Wake up to Coke’s call on obesity
To create a healthy society, brands need to change their product portfolios. It is high time that brands wake up to the ‘issue of this generation: obesity’
Published - 01-April-2013
‘The long-term health of our families and the country is at stake’; this is not an announcement by the World Health Organisation (WHO), but by Coke in America that took a call on ‘the issue of this generation: obesity’. It urges people to come together and fight the problem of obesity by offering more than 180 low- and no-calorie drink choices and smaller portions for most of its popular drinks. The company has decided to add the calorie counts to the front of their bottles and cans, to make it easier for consumers to make informed choices.
Obesity rates have more than doubled in adults and children since the 1970s. Reports reveal that every country, with the exception of those in sub-Saharan Africa, faces alarming obesity rates with an increase of 82 per cent globally in the past two decades. As per WHO’s ‘The world health statistics 2012’ report, one in six adults is obese, one in 10 diabetic and one in three has raised blood pressure. The situation is alarming in the US where two-third of the adults are overweight or obese.
Coke has come under increased fire over emerging as a predominant reason for obesity in America, according to health groups. Center for Science in the Public Interest (CSPI) even released an animated short film that showed the impact of obesity, diabetes, and other soda-related diseases on a family of polar bears. The CSPI slammed Coke’s effort saying that, “This new advertising campaign is just a damage control exercise, and not a meaningful contribution toward addressing obesity.”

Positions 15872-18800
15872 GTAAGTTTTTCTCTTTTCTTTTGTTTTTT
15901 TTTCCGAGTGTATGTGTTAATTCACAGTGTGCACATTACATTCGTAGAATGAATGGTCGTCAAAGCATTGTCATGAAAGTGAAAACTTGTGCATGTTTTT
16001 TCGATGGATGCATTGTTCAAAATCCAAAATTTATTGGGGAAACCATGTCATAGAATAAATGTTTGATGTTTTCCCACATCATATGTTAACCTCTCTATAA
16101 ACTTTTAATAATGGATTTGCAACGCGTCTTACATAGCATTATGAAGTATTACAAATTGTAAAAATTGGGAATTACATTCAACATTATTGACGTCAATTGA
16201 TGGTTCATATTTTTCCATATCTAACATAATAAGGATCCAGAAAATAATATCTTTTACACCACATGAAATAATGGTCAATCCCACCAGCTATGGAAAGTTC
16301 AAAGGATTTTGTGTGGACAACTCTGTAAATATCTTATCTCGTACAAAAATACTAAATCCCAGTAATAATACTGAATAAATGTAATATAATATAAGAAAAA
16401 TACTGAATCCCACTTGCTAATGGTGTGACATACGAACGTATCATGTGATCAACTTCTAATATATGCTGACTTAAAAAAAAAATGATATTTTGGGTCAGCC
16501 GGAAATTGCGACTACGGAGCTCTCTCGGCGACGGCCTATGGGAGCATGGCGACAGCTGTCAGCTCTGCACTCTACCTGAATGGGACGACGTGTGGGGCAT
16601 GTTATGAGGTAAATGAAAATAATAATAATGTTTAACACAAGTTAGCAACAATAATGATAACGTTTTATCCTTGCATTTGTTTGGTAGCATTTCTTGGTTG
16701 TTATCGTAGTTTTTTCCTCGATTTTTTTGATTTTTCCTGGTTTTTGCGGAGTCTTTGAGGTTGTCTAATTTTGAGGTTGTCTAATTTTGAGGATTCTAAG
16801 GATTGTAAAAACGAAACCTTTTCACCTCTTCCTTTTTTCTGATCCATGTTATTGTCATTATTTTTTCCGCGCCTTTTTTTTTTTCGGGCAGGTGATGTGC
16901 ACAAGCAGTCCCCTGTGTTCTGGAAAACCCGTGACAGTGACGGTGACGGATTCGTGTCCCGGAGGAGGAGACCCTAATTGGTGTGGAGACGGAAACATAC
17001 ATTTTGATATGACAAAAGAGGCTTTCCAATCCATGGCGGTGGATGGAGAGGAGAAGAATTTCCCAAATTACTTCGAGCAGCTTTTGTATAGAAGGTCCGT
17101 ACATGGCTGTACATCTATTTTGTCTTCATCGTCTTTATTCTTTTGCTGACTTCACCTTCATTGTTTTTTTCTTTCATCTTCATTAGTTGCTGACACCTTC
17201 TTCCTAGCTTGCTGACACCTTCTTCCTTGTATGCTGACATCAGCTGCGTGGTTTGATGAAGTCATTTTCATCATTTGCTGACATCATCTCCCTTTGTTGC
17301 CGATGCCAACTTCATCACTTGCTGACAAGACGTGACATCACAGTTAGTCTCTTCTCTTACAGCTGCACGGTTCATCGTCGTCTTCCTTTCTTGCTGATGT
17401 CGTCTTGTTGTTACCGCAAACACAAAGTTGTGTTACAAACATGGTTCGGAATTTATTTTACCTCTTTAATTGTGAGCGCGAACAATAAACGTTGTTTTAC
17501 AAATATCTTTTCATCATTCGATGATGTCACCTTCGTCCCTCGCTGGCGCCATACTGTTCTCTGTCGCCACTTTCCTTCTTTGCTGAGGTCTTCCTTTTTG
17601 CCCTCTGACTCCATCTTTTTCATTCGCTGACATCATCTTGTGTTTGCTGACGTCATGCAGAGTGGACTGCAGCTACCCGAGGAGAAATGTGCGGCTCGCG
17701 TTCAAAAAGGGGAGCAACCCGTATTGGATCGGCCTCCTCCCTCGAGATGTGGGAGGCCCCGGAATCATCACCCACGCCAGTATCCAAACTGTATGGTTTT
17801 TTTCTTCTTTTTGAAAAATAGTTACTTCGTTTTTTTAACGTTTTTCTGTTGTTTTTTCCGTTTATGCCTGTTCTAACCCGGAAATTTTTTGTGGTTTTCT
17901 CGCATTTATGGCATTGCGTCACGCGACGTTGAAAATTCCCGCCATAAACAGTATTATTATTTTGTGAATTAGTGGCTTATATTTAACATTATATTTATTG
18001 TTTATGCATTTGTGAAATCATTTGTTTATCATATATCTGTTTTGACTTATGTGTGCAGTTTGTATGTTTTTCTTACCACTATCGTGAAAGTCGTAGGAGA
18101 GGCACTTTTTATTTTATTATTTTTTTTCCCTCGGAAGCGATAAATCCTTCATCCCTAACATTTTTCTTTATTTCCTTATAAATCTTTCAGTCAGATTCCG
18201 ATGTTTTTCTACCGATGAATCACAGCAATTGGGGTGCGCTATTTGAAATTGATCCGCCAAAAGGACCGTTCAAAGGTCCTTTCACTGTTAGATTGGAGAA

The campaign raises several questions such as: Did Coke decide it’s time to become part of the solution or is this yet another sophisticated marketing campaign by the Cola giant? Are they concerned about the issue or is this desperation to do something about the declining sales in the US?
Anand Halve, Co-Founder, Chlorophyll Brand and Communications Consultancy said, “I think intrinsic faults lie in some product categories and the intrinsic characteristics become harmful only due to improper or unthinking usage. This is particularly true for liquor. However, when we move to food items, it is different because people consume them on a constant basis. If it is damaging in the normal course of consumption, then it is fundamental product problem.”
“This kind of communication is a politically correct apology for having done something wrong. There are responses to the public outrage. To my mind, New York was planning to limit the size of the portions of the Coke bottle. By the time, somebody is forcing the brand to do things like this, then it is a fundamental product problem. Therefore, any campaign done in this light seems to be a politically correct apology and not a sincere desire to change things. If a brand is concerned, then it should radically change the product portfolio,” he added. He highlighted that years ago this happened with baby foods and there was a ban on advertising of baby foods.
As a brand, Coke has taken a bold step of urging loyalists not to consume their products as it is leading to obesity and other lifestyle disorders. This viral campaign has surprised the audiences, but the question here is: Can brands in India take such a bold step?